Then, count the number of heads until the next tail; if there were N heads (not counting the first head), Alice will get N points, and Bob will get 2.

We are now back to the original condition of skipping tosses until another head appears.

The expected length of a run of heads (that came after a tail) followed by a tail is 1/2 x 1 + 1/4 x 2 + 1/8 x 3 + ...

= 1/2 x (1 + 1/2 x 2 + 1/4 x 3 + ...)

= 1/2 x (1 + 1/2 + 1/4 + ...)^2

= 2

Each run of 2 heads followed by a tail earns both Alice and Bob 2 points.

Therefore, both are equally likely to win.

Quote:ThatDonGuy

Skip all tosses until you get to the first head.

Then, count the number of heads until the next tail; if there were N heads (not counting the first head), Alice will get N points, and Bob will get 2.

We are now back to the original condition of skipping tosses until another head appears.

The expected length of a run of heads (that came after a tail) followed by a tail is 1/2 x 1 + 1/4 x 2 + 1/8 x 3 + ...

= 1/2 x (1 + 1/2 x 2 + 1/4 x 3 + ...)

= 1/2 x (1 + 1/2 + 1/4 + ...)^2

= 2

Each run of 2 heads followed by a tail earns both Alice and Bob 2 points.

Therefore, both are equally likely to win.

link to original post

You write:

1/2 x 1 + 1/4 x 2 + 1/8 x 3 + ...

= 1/2 x (1 + 1/2 x 2 + 1/4 x 3 + ...)

= 1/2 x (1 + 1/2 + 1/4 + ...)^2

= 2

I don't see how you get from the 2nd line to the third line, but the first line is the series:

_{(n=0-∞)}n/2

^{n}

which does indeed converge to 2, so I agree with your result.

The result still seems a bit counterintuitive though.

Quote:gordonm888

You write:

1/2 x 1 + 1/4 x 2 + 1/8 x 3 + ...

= 1/2 x (1 + 1/2 x 2 + 1/4 x 3 + ...)

= 1/2 x (1 + 1/2 + 1/4 + ...)^2

= 2

I don't see how you get from the 2nd line to the third line

link to original post

1 + 2 a + 3 a^2 + 4 a^3 + ... = (1 + a + a^2 + a^3 + ...)^2

For -1 < a < 1, this is (1 / (1 - a))^2 = 1 / (1 - a)^2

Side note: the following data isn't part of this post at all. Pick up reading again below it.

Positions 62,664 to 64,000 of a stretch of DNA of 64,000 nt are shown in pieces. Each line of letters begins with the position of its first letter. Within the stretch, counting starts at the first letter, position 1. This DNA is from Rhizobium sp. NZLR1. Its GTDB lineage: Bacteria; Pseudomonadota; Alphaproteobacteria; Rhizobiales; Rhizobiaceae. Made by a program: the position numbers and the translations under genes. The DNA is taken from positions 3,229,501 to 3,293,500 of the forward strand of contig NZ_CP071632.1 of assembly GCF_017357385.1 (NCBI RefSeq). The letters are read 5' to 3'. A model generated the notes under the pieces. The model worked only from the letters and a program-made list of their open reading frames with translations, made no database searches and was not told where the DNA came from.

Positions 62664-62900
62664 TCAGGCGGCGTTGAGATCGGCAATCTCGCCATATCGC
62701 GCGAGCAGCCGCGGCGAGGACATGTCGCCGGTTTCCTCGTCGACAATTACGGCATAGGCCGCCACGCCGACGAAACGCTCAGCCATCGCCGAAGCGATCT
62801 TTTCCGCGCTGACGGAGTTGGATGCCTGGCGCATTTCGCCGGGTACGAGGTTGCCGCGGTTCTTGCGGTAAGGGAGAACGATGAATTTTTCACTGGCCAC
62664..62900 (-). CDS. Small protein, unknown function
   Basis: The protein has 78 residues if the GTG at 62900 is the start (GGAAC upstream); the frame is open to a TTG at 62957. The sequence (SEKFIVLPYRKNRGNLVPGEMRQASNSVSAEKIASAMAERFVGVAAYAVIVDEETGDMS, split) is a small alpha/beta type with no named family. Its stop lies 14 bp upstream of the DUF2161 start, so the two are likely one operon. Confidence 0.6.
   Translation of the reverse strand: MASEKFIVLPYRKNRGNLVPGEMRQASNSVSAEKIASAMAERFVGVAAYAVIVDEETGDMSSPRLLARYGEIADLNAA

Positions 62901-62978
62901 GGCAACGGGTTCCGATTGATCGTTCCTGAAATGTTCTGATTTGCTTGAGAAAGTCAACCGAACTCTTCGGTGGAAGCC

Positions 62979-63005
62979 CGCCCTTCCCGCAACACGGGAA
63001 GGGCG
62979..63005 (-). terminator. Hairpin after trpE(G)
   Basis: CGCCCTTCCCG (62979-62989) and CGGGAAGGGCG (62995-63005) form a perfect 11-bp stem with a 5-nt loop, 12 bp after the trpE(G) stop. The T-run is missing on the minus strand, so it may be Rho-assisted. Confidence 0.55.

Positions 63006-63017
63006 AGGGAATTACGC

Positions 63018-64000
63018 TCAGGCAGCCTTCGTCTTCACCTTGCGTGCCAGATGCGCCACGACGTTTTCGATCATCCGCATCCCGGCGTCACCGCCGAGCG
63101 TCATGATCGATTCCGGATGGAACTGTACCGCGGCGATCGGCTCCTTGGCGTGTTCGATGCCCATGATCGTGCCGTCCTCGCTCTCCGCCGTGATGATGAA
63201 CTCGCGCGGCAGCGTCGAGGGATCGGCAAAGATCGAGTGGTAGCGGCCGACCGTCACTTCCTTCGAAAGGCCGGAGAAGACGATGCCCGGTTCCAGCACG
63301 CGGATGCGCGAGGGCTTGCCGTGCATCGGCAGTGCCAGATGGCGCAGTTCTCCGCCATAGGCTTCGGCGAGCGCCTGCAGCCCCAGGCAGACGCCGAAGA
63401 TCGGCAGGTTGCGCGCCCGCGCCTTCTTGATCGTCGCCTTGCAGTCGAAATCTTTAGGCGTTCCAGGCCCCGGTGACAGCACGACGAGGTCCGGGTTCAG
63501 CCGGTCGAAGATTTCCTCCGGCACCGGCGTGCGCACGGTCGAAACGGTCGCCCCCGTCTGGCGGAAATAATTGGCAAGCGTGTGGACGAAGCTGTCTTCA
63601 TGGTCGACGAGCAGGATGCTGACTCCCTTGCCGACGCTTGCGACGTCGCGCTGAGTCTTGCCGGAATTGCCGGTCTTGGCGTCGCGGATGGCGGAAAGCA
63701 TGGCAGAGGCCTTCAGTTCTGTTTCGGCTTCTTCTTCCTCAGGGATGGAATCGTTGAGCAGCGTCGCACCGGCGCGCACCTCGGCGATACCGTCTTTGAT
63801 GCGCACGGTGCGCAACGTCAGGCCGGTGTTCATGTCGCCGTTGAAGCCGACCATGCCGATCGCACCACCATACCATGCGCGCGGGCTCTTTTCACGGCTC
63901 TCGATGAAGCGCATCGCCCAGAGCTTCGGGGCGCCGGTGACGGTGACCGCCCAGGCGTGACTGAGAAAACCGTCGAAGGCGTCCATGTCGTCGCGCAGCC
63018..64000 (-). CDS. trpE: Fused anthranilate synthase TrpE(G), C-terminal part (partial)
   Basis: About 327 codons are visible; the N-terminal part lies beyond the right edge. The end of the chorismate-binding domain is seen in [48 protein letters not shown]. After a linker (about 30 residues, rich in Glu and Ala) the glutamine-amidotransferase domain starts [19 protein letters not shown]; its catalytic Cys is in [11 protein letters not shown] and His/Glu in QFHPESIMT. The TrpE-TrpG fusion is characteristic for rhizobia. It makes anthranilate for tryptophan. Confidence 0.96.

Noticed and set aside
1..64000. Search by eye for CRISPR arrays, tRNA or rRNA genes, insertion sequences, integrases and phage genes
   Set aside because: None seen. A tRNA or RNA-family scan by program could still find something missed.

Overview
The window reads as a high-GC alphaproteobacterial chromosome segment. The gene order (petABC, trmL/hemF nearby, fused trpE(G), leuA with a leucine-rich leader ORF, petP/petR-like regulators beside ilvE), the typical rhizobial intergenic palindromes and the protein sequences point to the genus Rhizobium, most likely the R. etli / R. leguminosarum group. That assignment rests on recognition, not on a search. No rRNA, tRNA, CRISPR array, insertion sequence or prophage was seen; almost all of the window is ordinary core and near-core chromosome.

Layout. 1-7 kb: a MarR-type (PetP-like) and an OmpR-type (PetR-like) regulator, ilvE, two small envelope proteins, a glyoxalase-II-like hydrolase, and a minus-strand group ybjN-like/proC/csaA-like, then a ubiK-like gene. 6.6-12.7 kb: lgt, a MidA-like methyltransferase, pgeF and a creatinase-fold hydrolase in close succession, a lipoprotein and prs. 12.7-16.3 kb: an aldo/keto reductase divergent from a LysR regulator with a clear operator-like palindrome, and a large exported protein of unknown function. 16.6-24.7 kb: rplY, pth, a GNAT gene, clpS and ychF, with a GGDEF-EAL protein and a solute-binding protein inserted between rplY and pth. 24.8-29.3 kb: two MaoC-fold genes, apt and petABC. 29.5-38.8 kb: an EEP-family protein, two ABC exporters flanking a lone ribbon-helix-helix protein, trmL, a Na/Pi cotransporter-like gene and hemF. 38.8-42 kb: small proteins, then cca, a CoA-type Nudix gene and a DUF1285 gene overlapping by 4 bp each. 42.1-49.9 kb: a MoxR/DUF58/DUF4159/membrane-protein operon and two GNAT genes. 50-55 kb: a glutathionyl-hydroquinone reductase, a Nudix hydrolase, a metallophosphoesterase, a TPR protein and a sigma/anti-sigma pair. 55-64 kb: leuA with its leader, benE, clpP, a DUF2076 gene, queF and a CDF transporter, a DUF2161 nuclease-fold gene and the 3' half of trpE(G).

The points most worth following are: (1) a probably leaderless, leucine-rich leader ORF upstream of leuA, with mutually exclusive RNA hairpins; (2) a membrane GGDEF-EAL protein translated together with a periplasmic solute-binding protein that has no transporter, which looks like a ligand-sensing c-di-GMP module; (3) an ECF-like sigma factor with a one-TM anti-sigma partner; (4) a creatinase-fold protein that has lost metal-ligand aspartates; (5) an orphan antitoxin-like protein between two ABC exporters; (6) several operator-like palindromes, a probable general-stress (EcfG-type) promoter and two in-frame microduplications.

Quote:WizardA coin is flipped 100 times.

Every time there are two consecutive heads (HH), Alice gets one point.

Every time there is a heads followed by a tails (HT), Bob gets two points.

Who is more likely to win?

Fair warning this was asked of me outside the forum and I'm not sure my answer is right. If it is, I'm not sure the reason is right.

link to original post

Start with 3 flips:

HHH - Alice wins 2-0

HHT - Bob wins 1-2

HTT - Bob wins 0-2

HTH - Bob wins 0-2

THH - Alice wins 1-0

TTH - tie 0-0

THT - Bob wins 0-2

TTT - tie 0-0

Bob wins twice as often.

Looking at 4 flips.

Half of the 3-series end in T so adding another flip won’t change the result. Bob won 3 and one tie in the series that end in T. So far there are 6 Bob wins and 2 ties with 4 flips.

The other half end in H. So the 4th flip will give Alice 1 half the time and Bob 2 half the time. That turns into 3 Alice wins, 4 Bob wins and one tie.

For a total of 10 Bob wins, 3 Alice wins and 3 ties.

Eventually the ties will become a small fraction of the outcomes. And it looks to me like Bob winning more often is stable.

There’s likely a proof by induction I could craft in here.

Proof by convection is preferred these daysQuote:unJon

There’s likely a proof by induction I could craft in here.

link to original post

I think with an infinite number of flips, both sides would have the same expected number of points.

Here is why. First, take any series of two or more Tails and replace them with just one Tail. This is allowed because consecutive tails result in no points either way. Then consider the number of heads between any two tails. There must be at least one, giving Bob two points. The expected number of heads between tails is 1/0.5 = 2, giving Alice two points.

The cap on the number of flips cuts Bob's way. Alice relies on long strings of heads sometimes to stay even. A cap on flips hinders that.

So, over 100 flips, I think it would be close, but Bob's chances would be a little better. I would say his chances of winning would be greater than 50% but less than 51%.